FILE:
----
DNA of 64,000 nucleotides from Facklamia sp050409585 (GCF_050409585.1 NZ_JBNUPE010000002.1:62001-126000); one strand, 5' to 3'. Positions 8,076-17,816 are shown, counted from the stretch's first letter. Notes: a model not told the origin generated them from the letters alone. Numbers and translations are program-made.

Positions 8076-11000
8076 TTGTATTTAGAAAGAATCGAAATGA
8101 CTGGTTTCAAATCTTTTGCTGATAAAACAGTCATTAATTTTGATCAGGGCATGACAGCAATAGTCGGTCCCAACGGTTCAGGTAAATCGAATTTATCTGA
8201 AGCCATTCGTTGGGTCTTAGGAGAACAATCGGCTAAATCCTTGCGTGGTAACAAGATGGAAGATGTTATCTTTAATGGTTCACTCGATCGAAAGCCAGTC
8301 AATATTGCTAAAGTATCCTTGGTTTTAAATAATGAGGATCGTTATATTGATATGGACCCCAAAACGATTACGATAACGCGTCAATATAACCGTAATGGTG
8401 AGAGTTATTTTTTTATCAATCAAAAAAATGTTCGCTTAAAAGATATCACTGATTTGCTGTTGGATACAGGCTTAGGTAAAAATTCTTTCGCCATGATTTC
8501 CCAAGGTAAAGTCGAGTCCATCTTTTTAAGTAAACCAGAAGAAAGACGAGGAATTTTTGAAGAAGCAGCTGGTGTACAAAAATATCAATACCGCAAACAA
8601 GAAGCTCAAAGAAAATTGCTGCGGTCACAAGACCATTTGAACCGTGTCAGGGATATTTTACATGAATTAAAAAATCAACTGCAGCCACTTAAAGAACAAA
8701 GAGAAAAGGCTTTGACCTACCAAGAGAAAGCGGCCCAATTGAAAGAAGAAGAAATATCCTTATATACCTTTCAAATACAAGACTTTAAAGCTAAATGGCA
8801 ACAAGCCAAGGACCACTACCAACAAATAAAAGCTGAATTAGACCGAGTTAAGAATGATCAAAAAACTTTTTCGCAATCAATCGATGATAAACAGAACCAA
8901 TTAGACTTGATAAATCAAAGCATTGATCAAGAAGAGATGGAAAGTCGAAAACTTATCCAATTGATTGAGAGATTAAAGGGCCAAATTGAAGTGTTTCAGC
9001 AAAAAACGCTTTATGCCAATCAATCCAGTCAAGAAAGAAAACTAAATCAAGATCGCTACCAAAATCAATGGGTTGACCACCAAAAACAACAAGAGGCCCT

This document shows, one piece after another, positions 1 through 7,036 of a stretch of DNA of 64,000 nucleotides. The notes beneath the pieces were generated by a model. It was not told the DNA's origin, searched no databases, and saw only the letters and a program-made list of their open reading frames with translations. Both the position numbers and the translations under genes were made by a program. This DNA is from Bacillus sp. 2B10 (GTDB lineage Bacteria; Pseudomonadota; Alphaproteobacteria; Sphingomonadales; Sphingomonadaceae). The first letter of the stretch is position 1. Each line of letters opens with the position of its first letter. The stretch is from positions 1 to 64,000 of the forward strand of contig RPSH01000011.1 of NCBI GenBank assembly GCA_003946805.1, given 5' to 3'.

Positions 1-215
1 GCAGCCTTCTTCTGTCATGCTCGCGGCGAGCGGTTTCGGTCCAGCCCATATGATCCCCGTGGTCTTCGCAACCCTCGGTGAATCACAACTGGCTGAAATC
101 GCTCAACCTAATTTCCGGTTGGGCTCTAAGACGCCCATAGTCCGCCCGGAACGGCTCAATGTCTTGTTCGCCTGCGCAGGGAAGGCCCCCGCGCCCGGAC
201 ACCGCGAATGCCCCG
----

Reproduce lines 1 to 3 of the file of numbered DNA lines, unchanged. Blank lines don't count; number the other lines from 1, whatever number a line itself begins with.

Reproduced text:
DNA of 64,000 nucleotides from Facklamia sp050409585 (GCF_050409585.1 NZ_JBNUPE010000002.1:62001-126000); one strand, 5' to 3'. Positions 8,076-17,816 are shown, counted from the stretch's first letter. Notes: a model not told the origin generated them from the letters alone. Numbers and translations are program-made.

Positions 8076-11000
8076 TTGTATTTAGAAAGAATCGAAATGA